hands, but I was in my own mind and didn't see or hear them. May sound
like such an odd goal, but I have such a great support team at home,
that it makes me sad when I don't see their faces cheering me on to the
is your favorite piece of triathlon gear/equipment and why? I can tell
you my worst, running shoes! I hate to run! But that's not what the
question is... I guess, my garmin would be my
favorite. As many of us know, we have good training sessions, we have
awesome training sessions and well, we have ones that make us wonder why
on earth are we doing this. It's those, that I will ponder over on the
ride home, sulk, feel sorry for myself and so on. Once I'm home, I will
pull up the information on the unit and realize that not many are out
there running (in my case waddling) 10 miles, swimming 3000 yards, or
biking 50 miles on any given day, (random distances). When I look at the
numbers, it's a constant reminder that I'm doing something pretty
great. I'll review the mileage, avg paces and such and realize, it
wasn't a bad training after all. I could have done nothing. I could not
have started this sport called triathlon, I could not have realized in
my wildest dreams that I would have ever bike 100 miles, competed in a
swim meet (with the most awesome relay team, Susan Alexander, Sallee
Justis and Nancy Faux), and run (again, only ran in my mind, the pictures show the real story) a marathon. My garmin helps keep it real.
Who do you train with? Richmond is very lucky to have so many great teams to train with. I've started off with Tri Girls, have done some pre-season biking with CVE and am currently training with Endorphin. They are a great group.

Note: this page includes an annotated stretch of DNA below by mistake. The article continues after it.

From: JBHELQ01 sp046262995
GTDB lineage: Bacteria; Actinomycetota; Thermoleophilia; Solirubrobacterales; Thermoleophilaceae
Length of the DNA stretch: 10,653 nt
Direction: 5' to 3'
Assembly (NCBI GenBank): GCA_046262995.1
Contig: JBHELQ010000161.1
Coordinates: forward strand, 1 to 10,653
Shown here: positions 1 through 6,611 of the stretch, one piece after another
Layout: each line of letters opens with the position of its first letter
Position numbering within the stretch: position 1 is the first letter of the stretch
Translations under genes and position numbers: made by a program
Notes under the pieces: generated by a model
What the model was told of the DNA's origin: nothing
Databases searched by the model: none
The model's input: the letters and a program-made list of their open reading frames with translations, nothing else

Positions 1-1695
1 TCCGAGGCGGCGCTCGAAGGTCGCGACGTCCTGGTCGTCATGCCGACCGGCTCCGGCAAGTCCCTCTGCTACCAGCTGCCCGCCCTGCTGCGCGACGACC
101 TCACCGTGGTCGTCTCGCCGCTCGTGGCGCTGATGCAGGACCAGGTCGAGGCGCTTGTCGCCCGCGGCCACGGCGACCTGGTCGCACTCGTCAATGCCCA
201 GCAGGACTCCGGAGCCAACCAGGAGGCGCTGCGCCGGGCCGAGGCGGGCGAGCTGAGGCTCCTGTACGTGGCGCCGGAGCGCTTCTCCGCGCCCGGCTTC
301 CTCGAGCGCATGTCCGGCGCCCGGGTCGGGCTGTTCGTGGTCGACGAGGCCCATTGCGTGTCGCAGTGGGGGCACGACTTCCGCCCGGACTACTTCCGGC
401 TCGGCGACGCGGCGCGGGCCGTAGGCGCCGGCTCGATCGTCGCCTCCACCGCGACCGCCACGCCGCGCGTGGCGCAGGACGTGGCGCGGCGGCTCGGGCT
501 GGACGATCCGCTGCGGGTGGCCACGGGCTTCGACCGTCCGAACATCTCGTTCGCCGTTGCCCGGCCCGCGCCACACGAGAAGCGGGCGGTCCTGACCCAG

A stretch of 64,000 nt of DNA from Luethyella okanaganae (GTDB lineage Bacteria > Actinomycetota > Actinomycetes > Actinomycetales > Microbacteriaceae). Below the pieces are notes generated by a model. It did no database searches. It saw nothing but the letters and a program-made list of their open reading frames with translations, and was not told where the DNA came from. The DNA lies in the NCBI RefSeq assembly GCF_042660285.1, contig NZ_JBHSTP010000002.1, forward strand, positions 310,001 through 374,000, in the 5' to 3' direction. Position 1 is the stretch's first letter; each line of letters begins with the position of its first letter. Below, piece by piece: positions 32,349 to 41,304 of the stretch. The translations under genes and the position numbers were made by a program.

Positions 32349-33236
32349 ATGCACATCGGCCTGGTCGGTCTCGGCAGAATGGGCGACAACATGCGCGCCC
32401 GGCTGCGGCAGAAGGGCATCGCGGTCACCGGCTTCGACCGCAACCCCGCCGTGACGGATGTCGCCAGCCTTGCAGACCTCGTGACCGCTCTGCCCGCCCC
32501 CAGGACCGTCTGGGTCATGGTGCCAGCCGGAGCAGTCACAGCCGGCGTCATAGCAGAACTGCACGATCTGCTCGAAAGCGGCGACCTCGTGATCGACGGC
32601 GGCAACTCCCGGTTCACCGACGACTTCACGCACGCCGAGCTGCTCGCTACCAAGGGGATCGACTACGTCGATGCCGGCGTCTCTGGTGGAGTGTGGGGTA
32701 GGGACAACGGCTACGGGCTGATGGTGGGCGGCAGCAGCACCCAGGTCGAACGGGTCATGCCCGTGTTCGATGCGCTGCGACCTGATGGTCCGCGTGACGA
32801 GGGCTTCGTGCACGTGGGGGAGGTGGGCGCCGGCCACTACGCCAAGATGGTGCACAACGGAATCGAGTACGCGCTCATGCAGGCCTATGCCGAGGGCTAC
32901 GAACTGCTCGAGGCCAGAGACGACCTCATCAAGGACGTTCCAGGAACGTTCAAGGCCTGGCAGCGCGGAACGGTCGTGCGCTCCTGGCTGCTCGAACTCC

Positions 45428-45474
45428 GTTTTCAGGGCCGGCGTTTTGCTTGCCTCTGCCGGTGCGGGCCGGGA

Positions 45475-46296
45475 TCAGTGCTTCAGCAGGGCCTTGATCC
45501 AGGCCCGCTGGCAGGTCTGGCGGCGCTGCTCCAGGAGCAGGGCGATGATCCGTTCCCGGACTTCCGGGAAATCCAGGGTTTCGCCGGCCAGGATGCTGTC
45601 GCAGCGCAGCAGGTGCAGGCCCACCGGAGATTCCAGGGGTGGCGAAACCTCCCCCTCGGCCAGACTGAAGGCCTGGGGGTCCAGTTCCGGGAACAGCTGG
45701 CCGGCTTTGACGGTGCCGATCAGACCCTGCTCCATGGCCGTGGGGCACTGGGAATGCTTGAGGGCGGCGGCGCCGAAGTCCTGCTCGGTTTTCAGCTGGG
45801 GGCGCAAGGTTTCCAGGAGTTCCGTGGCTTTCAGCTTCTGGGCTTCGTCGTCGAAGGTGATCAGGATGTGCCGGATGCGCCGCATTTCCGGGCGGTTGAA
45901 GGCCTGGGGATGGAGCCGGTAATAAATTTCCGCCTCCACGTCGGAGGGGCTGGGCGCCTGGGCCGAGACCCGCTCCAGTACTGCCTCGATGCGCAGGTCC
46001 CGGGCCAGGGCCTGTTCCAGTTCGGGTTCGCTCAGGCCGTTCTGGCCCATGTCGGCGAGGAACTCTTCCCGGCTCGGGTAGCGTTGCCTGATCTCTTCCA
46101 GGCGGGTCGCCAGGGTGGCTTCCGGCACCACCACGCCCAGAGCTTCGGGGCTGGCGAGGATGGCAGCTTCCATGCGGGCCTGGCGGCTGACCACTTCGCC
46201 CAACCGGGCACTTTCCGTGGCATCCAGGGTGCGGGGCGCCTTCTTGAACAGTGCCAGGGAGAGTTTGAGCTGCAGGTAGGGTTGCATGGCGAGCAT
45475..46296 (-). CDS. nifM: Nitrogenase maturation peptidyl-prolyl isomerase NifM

do you enjoy the most about the sport of triathlon/endurance sports?
It's not so much the sport, but the people tied in with sport. It has
been the most positive thing I've ever experienced. Complete strangers
will cheer you on, high five you at the end, yell your name if it's on
your bib. I like the adrenaline as well. I like the feel of
accomplishment when it's done. I like the exhaustion that has over taken
my body. And, I like to sweat. May not be the most feminine thing to
say, but what can I say, I like to sweat.
is the most challenging race or training experience you have had to
date? They are all a challenge to me. Each race course has it's own
little nuances that make the event exciting. Even with races I've
repeated, mother nature has had her own plans for race day that have
posed challenges. As for the most challenging training?? Well, hill
repeats... Plain and simple. Not much more needs to be added to that!
do you think about when you race? In the water, it's more about fear of
what I will see in the water, so I just pray I won't see anything. On
the bike, I will think about my family, fellow racers and try to enjoy
the ride. The run, well, I know it's the only part that will get me to
the finish, so I start to think about how good the beer will taste, what
the medal will look like (if there is one), and those that are not able
to do what I'm doing out there. I usually dedicate the run to someone I
know who is injured, sick, or is no longer with us. When I dedicate
this to someone else, I know I will make it to the finish.